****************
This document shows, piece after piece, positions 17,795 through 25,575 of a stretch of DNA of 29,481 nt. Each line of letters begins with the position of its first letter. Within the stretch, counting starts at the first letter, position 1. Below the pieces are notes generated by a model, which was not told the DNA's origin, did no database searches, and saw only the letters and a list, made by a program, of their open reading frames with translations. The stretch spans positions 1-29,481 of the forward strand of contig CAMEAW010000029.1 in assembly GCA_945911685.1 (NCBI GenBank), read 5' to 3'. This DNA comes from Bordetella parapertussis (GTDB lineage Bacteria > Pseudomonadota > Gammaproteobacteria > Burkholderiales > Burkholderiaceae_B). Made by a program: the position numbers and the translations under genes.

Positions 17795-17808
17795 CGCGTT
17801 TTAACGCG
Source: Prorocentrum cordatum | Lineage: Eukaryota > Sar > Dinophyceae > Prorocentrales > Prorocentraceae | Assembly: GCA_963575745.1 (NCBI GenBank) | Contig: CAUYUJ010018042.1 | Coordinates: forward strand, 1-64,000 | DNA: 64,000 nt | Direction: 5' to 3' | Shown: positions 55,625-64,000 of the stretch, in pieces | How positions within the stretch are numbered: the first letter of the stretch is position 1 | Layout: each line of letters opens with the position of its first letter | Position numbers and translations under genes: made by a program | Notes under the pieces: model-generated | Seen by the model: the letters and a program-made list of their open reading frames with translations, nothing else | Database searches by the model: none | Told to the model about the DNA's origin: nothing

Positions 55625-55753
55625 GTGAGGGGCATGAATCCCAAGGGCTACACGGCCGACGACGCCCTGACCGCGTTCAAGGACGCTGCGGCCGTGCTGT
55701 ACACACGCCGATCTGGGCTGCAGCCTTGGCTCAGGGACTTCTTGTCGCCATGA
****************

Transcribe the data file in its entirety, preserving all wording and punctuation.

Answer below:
This document shows, piece after piece, positions 17,795 through 25,575 of a stretch of DNA of 29,481 nt. Each line of letters begins with the position of its first letter. Within the stretch, counting starts at the first letter, position 1. Below the pieces are notes generated by a model, which was not told the DNA's origin, did no database searches, and saw only the letters and a list, made by a program, of their open reading frames with translations. The stretch spans positions 1-29,481 of the forward strand of contig CAMEAW010000029.1 in assembly GCA_945911685.1 (NCBI GenBank), read 5' to 3'. This DNA comes from Bordetella parapertussis (GTDB lineage Bacteria > Pseudomonadota > Gammaproteobacteria > Burkholderiales > Burkholderiaceae_B). Made by a program: the position numbers and the translations under genes.

Positions 17795-17808
17795 CGCGTT
17801 TTAACGCG
Source: Prorocentrum cordatum | Lineage: Eukaryota > Sar > Dinophyceae > Prorocentrales > Prorocentraceae | Assembly: GCA_963575745.1 (NCBI GenBank) | Contig: CAUYUJ010018042.1 | Coordinates: forward strand, 1-64,000 | DNA: 64,000 nt | Direction: 5' to 3' | Shown: positions 55,625-64,000 of the stretch, in pieces | How positions within the stretch are numbered: the first letter of the stretch is position 1 | Layout: each line of letters opens with the position of its first letter | Position numbers and translations under genes: made by a program | Notes under the pieces: model-generated | Seen by the model: the letters and a program-made list of their open reading frames with translations, nothing else | Database searches by the model: none | Told to the model about the DNA's origin: nothing

Positions 55625-55753
55625 GTGAGGGGCATGAATCCCAAGGGCTACACGGCCGACGACGCCCTGACCGCGTTCAAGGACGCTGCGGCCGTGCTGT
55701 ACACACGCCGATCTGGGCTGCAGCCTTGGCTCAGGGACTTCTTGTCGCCATGA